“Don’t say that too loudly.” Matlock glanced at her. “He’s already full of himself.”
     A dimple appeared at the corner of her mouth. Matlock noticed it, and his hands stilled. Arthur forgotten, he approached her again, fixing on the humorous curves of full red lips. He stopped short as Robert Sinclair called out to them from the inn’s porch, signaling his approach. Instantly Matlock saw a change come over Maddie Graves. Her smile faded as she drew her shawl tightly closed.
     Sinclair strode into the stable. “Ah, here you are. I thought it best to announce myself,” he quipped at Matlock, “considering what I saw this afternoon.” When his gaze settled on Maddie, his demeanor abruptly changed. He sounded irritated. “Go inside and tend to Agnes. She’s feeling unwell.”
     Thus dismissed, Maddie lingered for a moment before leaving, ignoring her step uncle’s impatient look. “Goodnight, Mr. Matlock. Thank you again for all your help.”
     He bowed courteously. “Consider me yours to count on, Miss Graves.” Even after she left the barn he continued watching, until she disappeared into the inn.
     Sinclair chuckled. “I see you have eyes for that exquisite piece. She’s quite a feast for the senses, is she not, Mr. Matlock?”
     “She’s charming,” he replied, then pushed Maddie Graves from his thoughts. “Have you sent your message?”
     “Yes. I expect to have an escort by morning. I’d like you to accompany us to the city.”
     “I’m happy to oblige, sir.”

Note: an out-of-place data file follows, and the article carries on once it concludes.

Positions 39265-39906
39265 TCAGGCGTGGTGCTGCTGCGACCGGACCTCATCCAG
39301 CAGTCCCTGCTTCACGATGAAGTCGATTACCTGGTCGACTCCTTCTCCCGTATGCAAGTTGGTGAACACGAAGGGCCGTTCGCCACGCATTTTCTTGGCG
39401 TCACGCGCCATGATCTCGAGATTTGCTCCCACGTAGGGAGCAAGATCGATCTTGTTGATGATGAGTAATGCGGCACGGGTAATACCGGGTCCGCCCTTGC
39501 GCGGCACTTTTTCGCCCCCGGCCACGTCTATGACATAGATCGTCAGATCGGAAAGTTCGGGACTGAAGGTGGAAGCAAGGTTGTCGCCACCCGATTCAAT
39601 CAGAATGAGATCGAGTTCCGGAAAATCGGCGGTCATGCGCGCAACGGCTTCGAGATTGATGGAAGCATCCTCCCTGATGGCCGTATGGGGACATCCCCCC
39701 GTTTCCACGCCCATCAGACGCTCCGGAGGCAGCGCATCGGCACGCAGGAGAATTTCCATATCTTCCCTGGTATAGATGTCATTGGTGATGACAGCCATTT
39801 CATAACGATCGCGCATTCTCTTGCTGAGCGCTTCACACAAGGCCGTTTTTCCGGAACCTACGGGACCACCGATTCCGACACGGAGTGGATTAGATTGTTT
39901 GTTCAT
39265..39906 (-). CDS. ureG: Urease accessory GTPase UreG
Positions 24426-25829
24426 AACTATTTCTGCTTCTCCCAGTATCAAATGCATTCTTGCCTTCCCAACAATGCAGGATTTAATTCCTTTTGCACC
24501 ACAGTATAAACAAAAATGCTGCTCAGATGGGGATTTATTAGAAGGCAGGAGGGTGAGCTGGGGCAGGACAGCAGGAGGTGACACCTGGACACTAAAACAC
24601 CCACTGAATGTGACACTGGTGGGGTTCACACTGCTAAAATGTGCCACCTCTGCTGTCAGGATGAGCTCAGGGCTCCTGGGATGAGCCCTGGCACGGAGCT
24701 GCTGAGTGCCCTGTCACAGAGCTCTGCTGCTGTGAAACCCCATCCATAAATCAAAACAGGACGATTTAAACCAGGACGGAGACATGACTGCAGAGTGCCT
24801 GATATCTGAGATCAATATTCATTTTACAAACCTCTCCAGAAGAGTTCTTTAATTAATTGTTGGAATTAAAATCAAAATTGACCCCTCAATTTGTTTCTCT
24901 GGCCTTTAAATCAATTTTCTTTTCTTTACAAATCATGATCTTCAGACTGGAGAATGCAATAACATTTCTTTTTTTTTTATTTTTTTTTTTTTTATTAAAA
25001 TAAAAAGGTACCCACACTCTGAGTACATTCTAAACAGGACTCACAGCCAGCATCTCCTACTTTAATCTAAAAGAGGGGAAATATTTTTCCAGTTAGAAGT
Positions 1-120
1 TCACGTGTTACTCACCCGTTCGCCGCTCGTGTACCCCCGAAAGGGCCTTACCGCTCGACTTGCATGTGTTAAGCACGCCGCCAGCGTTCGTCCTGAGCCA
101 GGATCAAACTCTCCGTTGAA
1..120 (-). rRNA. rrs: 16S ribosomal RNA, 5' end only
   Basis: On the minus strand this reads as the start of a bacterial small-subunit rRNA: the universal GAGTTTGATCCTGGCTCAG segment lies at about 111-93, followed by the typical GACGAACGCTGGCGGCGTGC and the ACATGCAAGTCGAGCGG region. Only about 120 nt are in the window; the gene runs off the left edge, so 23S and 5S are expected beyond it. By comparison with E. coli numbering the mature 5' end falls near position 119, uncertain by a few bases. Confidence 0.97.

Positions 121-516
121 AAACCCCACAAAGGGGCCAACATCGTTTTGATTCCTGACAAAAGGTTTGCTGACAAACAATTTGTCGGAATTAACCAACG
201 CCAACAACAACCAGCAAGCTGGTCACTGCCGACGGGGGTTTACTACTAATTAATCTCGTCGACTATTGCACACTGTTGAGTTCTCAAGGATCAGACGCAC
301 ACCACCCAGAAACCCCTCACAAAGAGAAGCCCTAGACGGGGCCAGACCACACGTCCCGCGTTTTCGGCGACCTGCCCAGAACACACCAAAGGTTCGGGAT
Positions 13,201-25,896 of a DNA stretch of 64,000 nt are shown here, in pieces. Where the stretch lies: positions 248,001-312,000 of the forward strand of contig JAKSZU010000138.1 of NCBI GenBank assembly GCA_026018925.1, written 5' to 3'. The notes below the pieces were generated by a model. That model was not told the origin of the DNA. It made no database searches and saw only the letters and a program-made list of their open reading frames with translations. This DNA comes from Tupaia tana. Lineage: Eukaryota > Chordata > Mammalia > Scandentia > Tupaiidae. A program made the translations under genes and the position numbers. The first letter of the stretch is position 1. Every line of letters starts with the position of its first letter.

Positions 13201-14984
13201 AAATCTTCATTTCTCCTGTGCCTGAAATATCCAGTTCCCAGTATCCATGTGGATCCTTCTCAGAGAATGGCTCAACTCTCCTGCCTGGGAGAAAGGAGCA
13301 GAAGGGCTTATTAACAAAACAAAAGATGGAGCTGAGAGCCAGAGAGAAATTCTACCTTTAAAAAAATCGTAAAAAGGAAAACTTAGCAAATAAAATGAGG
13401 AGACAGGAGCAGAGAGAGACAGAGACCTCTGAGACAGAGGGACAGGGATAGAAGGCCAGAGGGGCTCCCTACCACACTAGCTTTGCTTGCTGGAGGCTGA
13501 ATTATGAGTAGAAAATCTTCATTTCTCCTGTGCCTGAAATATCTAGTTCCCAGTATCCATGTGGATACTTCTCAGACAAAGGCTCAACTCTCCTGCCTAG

“What are your plans, if you don’t mind my asking?”
     “To secure a position with the army.”
     Sinclair brightened with enthusiasm. “When the time is right, I’ll put you before General Howe himself.” Removing a lantern from its hook, he beckoned Matlock, “Come with me.” He led him outside to where Portman had parked his coach. Placing the lantern on the ground, he said, “Kindly keep an eye out.”
     Bemused, Matlock scanned the yard all around while Sinclair knelt and reached a hand underneath the frame, just behind the front wheel. Metal clicked sharply. Hearing coins clink, Matlock glanced down as Sinclair removed a purse from a hidden compartment, followed by a packet of papers, which he furtively slipped inside his waistcoat.
     Sinclair rose easily to his feet, his smile conspiratorial. “You saw nothing of interest here, Mr. Matlock.”
     “No, sir. Nothing at all.”
     Sinclair patted his shoulder. “Good man. I have the feeling you’ll go far in this world. Now come inside and have a drink with me.”
     “Thank you, but I should stay here and keep watch.”
     “Then I’ll have our ale delivered out here. I’ve had naught but mindless women and lackeys for company these past few days. Dull, dull, dull. You’re just the person to relieve my boredom.” Another pat on the shoulder, Sinclair beaming with appreciation in the dim light. “In fact, I daresay you and I shall become friends.”
     Matlock smiled back. After Sinclair left, his smile ebbed into a look of cold calculation. He brushed off his shoulder where Sinclair had touched him, his hand then straying to his pistol grip. “Don’t count on it.”



Just now

Make your presence felt. Be the first to post!

    1463861044 social-instagram-new-square1 Io6eZONw-01 Add to footer
Sitemap | Terms & Conditions
Privacy & Data

© 2020 iAuthor Ltd
Design: Splash | Web: MWW
 BAI logo smaller